In Defense of “Bad” Television

Posted 2/18/2011 by Amy Kristen in Labels: , , , , , , ,

We’ve all internally judged those guys and gals that are confident enough to openly declare their affection for such TV shows as The Jersey Shore and The Real Housewives of (Insert Unfortunate City Here). I am definitely one of those types, my eyes narrowing slightly with distaste whenever they’re brought up in conversation. How anyone can sit through a full episode of Pretty Wild is beyond me.

And yet… I have a confession to make: I’ve been watching American Idol the past few weeks, and I like it. A lot. So much so that it’s set on my DVR as a season pass, along with more easily defendable choices. And while I recognize that it’s mindless reality television, I’m beginning to understand its place in my lazy-weekend television line-up.

We artistic/educated types tend to be more critical of how we spend our time because we’re all incredibly busy people with personal missions to continually improve ourselves and the world around us. Time vegging out in front of the TV is usually equated to time wasted, one of the most unforgivable of transgressions.

However, if you let go of those inhibitions and just accept that what you’re about to watch serves no other purpose than pure enjoyment, watching “fluff” entertainment can be a truly fulfilling experience. One recent afternoon when I was home sick with a horrible case of strep throat, I watched the first episode of American Idol Season 10, which I had recorded merely out of curiosity. It turns out both Jennifer Lopez and Steven Tyler refreshing additions to the judges’ table, and I caught myself halfway through the program with a big smile on my pale face – a fact that surprised me greatly. I was enjoying this stupid show, even while acknowledging how fruitless and over-processed it truly is. Some of the contestants made me smile, some of Tyler’s more ridiculous critiques made me laugh, and Ryan Seacrest’s perfectly white teeth made me feel a sense of calm whenever he smiled. Granted, I was forced into this mindless position by my 103 degree fever, but I couldn’t seem to come up with an acceptable explanation of why I had ever stopped allowing myself to cease thinking for an hour or two and just be.

In a way, I felt like a kid again; after all, don’t children play just for the thrill of it? Kids have yet to absorb the societal expectations of maturity such as responsibility and “success” as defined by professional advancements. They don’t evaluate how they spend their time; they just act on their basic impulses. If they feel like playing make-believe, they do it. If they feel like running around and screaming, they do it. If they feel like lying in front of the TV for hours at a time, they do it. Why shouldn’t we adults be allowed these same privileges of freedom every once in a while, as well?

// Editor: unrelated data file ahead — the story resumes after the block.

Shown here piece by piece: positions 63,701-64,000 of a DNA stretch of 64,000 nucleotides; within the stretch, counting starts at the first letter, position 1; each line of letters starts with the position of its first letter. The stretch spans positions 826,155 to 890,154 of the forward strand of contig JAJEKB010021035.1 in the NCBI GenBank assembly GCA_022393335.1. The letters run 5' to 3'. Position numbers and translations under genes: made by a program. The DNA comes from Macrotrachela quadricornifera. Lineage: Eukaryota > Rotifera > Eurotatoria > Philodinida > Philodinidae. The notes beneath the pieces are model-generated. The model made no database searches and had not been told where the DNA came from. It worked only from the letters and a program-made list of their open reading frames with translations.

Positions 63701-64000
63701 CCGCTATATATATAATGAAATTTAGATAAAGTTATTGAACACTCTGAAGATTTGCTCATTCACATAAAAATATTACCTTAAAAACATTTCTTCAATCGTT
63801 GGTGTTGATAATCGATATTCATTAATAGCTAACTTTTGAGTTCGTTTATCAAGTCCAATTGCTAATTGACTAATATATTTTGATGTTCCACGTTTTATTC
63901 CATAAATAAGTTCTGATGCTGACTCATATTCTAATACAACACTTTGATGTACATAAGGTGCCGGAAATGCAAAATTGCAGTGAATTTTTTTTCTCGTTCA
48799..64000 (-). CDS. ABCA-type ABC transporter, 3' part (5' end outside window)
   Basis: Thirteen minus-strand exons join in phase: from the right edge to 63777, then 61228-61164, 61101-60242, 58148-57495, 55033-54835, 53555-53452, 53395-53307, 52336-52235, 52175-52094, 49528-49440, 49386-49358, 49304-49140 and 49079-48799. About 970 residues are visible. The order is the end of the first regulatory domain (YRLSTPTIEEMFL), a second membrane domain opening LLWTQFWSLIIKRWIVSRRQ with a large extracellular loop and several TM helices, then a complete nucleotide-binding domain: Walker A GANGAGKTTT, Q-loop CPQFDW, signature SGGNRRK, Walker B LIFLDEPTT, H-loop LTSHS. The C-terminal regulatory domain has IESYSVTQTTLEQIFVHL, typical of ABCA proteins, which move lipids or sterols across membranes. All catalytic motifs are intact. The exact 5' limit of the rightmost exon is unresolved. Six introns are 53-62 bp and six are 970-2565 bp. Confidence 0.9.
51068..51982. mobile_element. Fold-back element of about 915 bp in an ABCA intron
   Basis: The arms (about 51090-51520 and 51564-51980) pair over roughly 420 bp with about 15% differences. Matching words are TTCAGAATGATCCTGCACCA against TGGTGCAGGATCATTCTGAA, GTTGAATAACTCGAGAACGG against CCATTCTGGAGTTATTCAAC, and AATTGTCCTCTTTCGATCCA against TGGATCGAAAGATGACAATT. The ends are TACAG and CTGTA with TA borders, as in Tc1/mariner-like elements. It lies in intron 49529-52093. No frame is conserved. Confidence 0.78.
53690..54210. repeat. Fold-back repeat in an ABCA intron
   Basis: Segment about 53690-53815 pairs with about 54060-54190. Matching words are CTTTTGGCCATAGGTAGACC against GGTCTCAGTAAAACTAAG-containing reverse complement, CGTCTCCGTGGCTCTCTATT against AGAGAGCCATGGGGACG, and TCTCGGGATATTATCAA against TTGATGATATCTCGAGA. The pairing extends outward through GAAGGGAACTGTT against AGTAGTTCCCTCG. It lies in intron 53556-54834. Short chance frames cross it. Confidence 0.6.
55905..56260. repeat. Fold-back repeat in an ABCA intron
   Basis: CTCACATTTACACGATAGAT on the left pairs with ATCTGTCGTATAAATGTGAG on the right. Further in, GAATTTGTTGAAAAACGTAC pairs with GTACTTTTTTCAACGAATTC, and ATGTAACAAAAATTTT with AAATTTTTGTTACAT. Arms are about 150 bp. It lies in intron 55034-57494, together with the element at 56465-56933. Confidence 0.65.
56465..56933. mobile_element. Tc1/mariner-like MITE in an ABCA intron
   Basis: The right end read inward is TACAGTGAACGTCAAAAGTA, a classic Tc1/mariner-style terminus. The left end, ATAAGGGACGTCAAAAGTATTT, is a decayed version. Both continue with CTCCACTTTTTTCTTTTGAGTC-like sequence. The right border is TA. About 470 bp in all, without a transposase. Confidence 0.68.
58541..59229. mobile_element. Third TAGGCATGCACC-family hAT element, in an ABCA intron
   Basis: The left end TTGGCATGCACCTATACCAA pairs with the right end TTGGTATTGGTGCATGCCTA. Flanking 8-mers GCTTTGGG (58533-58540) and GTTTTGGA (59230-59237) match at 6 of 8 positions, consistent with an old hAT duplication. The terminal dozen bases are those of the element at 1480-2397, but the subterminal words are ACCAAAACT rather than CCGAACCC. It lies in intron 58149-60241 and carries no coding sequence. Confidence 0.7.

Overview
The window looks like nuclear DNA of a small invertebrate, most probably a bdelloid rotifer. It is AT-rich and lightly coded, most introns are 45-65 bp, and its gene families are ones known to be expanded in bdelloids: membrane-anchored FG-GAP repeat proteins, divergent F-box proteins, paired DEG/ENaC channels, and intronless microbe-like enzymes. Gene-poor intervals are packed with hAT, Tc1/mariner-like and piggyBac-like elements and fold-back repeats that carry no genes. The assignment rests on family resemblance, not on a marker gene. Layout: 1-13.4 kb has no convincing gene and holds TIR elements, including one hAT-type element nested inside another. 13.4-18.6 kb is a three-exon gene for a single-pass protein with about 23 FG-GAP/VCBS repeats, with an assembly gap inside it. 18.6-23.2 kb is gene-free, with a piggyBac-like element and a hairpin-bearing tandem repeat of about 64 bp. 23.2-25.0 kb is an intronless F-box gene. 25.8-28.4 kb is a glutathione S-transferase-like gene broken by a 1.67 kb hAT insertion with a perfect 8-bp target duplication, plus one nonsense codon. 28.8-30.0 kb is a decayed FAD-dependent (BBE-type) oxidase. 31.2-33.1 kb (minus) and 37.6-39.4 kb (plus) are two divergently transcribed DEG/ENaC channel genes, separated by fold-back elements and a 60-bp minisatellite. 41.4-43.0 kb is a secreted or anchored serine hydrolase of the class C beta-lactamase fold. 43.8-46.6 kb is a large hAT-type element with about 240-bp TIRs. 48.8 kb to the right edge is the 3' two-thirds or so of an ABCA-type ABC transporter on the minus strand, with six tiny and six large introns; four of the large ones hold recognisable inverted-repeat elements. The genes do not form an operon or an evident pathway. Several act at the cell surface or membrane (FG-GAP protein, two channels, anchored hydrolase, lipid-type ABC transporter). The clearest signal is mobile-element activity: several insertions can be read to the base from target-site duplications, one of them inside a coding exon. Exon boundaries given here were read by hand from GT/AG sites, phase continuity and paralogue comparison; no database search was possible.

Now, it is also true that many Americans who have not yet achieved “Idol” status indulge themselves in these privileges far too often, contributing to a large population of Couch Potatoes; this article is not for them. No, this is a call to all my fellow overachievers: as a wise parrot in the book Fierce Invalids Home from Hot Climates (by one of my favorite authors, Tom Robbins) proclaims, “People of zee wurl, relax!

It’s okay to be mindless once in a while. It’s okay to let go and have some fun. It’s okay to be selfish once in a while. It’s okay to spend a day without being “productive.” It’s okay to absolutely nothing. It’s okay to watch America’s Next Top Model if it makes you happy. There are too many daily stressors in our lives that threaten our sense of sanity; if bad television can help restore our sense of wholeness and wellbeing, then by all means let’s allow ourselves to appreciate it!

In short, I am going to stand by my affection for watching American Idol, Cupcake Wars on the Food Network, or whatever happens to be on E! at 10:00 at night. I’m going to turn on the television and escape once in a while without feeling guilty, because I know I’m actually doing my spirit a favor.

3 comment(s) to... “In Defense of “Bad” Television”


Shrimp Cocktail said...

There's nothing wrong with American Idol and Cupcakes Wars, but most of these other shows don't do anything as a favor to the spirit.

It's never ok to be selfish but it is ok to take care of yourself.

E! network should be banned from television, and reality tv in general is drama people watch to feel somewhat better about their own lives or to just stupefy themselves to reality and a general sense of what actually matters in life. I'd hardly call that an escape, certain media has too much of a profound effect on perception to take its negativity lightly.

Nonetheless, everyone has their own little guilty pleasures, but you have to admit there is a reason that people feel a sense of guilt when partaking in them.

It's a sad day when Kim Kardashian brings in more money than the average school teacher and breaking world news involves what someone wore on the red carpet.

steak said...

oh, and today the average child constantly plays video games, uses profanity, is unaware of world events/culture, is sexually curious and doesn't have much of an imagination at all...I wonder why?

Anonymous said...

Such good points, most reality television shows are utter crap. At the same time, Amy does point out that she's not writing to the Average American, she's encouraging people who are "overachievers" to allow themselves to take a break once in a while. I think they're completely different arguments, both valid.

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